I moved to the Bay Area right after I finished school a few years ago. Luckily, as a recent college graduate, I knew everything there was to know about life. Easy as pie! Give me my VC check, dammit, I'm ready!
I've since come to understand that maybe there was a lot I've learned about San Francisco since then.
This post is me trying to lay some knowledge on naïve Zach Holman circa 2008. It's a collection of things I've fretted about and heard others stress about. If you're about to move to San Francisco, if you're in school and thinking about moving out here, or if you're already here and want to make the most of it, this may be relevant to your interests.
Usual disclaimer applies: this is my outlook on startup life in San Francisco, and you may disagree. That's cool, I don't mind. Let me buy you a beer.
There's a lot of debate on where to live: in The City (which always means San Francisco), or somewhere more suburban like Palo Alto or Mountain View. I've lived in Palo Alto before moving to San Francisco, and it really depends on what you're looking for. If you want to be out barhopping more often, you'll want to head to the City. If a less stressful, more laid-back atmosphere is more important, try to pick somewhere on the Peninsula.
If you do choose San Francisco, the next thing you'll ask is where to live. San Francisco is the most neighborhood-y city I've ever heard of: within a three block walk you could hit four neighborhoods, all with a completely different feel and population. Some of them have more drugs than residents. Your best bet is to just spend a few weeks here with a friend or in a hotel, scope out which neighborhood initially interests you, and pull the trigger. You'll probably end up moving in a year anyway once you figure out what you really want.
If you don't drink much yet, you should. Part of what makes San Francisco great is the technical meetups in the area: lots of conferences, lots of presentations, lots of small tutorials. Those are all well and fun, of course — it's great to be exposed to the new hotness — but I've found them to be pretty lame to meet new people. Every time you meet someone you get the feeling that you're walking through the professional steps: 1) name, 2) company, 3) technologies used 4) uh, okay, have a good one. These are the single-serving friends that Fight Club warned you about. It's fine if you want to pass the time, but if you want to have meaningful conversations, debates, general fisticuffs about scalability of languages, you'll need to go drink some alcohol. Preferably: lots.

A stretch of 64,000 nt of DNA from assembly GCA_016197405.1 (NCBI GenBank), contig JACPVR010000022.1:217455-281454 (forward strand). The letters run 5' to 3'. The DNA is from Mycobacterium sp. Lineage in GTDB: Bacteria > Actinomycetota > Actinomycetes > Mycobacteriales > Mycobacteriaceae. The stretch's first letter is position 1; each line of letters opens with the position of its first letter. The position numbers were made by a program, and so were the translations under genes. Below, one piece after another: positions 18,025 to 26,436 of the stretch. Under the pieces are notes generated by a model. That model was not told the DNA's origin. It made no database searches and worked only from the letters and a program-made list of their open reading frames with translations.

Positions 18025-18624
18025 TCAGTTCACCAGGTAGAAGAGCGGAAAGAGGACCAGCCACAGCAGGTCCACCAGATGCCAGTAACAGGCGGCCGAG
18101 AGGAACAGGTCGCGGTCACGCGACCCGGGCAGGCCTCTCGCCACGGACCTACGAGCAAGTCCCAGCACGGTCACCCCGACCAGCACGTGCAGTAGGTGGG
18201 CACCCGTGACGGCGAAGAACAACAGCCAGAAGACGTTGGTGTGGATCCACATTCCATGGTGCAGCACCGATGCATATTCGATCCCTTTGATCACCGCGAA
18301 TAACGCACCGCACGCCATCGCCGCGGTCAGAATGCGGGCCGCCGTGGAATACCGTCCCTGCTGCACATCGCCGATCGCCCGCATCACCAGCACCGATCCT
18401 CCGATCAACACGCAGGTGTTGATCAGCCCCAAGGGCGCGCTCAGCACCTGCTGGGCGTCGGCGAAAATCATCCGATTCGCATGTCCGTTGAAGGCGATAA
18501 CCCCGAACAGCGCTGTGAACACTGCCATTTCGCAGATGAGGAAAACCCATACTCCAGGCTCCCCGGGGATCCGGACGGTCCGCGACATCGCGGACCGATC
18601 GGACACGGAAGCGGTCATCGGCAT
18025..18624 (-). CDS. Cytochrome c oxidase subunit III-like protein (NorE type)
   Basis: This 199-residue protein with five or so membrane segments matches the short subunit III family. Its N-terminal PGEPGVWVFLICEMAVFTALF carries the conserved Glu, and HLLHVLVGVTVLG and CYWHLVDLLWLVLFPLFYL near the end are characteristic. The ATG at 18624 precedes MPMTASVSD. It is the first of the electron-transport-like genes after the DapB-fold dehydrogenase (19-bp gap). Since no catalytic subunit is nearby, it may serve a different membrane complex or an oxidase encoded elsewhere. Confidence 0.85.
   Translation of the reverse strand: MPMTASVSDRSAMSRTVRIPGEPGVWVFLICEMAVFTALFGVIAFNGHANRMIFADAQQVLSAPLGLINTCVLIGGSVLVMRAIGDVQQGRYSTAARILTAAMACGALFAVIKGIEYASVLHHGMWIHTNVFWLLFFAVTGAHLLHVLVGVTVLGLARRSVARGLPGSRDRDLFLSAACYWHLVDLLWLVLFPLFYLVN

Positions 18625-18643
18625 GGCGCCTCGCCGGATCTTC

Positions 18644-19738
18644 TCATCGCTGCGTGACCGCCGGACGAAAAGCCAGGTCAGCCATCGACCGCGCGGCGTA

San Francisco is a great bar town. It's tiny geographically, so there's a good chance you can get a drunk cab home for $15 bucks or less from anywhere in the city. Perhaps it's because of that, perhaps it's because everyone's stressed out, but startup workers love to get their drink on. And it's great. You can be talking about some software project and a random stranger will overhear you and jump into it (because they, inevitably, are also in the tech industry). These are the meaningful relationships you'll build as you live and work here. Make sure you follow them on Twitter while you're at it, too- it's surprising how much of a bond you can make over tweets after you've initially had a few beers.
It's important to cultivate these deeper relationships, because:
I mentioned it's small geographically, but the actual tech community is really startlingly small. You'll be surprised at how many of your groups of friends know each other. And everyone is hiring. San Francisco must not give five fucks about the national economy, because it's some bizarro world where no one can ever find anyone to hire. If you're looking for a job, virtually everyone is either hiring at their own company or can immediately name five friends at other companies that are hiring. The importance of knowing people is, well, important.
It's not just for hiring, either: it's marketing, it's funding, it's technology resources. These are the people that will tweet and blog about you when you launch. They'll forward your name on to their VC friends. They'll help you out and suggest projects and technologies to look at. For as much cutthroat competition there is in the Valley, it's an incredibly networked and positive-thinking community. Everyone tends to lend a helping hand.
One last thing I've noticed: the "rockstar" programmer. There's a lot of hero worship in the Bay Area, for good reason: the meetup you'll go to will probably have the authors of your favorite language, framework, or company there.
It's amazing, when you think about it. Imagine you're an actor: you're not going to be able to pound tequila shots with Will Smith or Natalie Portman very easily. Imagine you're a dentist: you're not going to be able to do a keg stand with the inventor of that new bicuspid treatment, because no one knows who the fuck did that.
That said, I love a good stereotype, and the stereotype for nerds is that they're typically pretty nice people. I've found that to be completely accurate for these "rockstar" developers. Ask them questions, buy them a beer, get them to buy you a beer. It's cliché, but they're not any different than you or me. Most of them are shy anyway. I just always cringe when I see someone completely flipping out after seeing this person across the room that they know only through their online reputation. And it does happen frequently. Don't be that jive turkey.
I'm not saying that there aren't legitimately great startup cultures rising up around the globe; there are. And there are great companies and great products being built everywhere. But I am saying that the Bay Area is the major league and will be for quite some time. You should drop by.
It's a good place to be. Hopefully this'll help out if you ever find yourself in San Francisco, and if it doesn't, let's throw down into fisticuffs at the bar while we talk about that new bicuspid treatment. I hear it's pretty rad.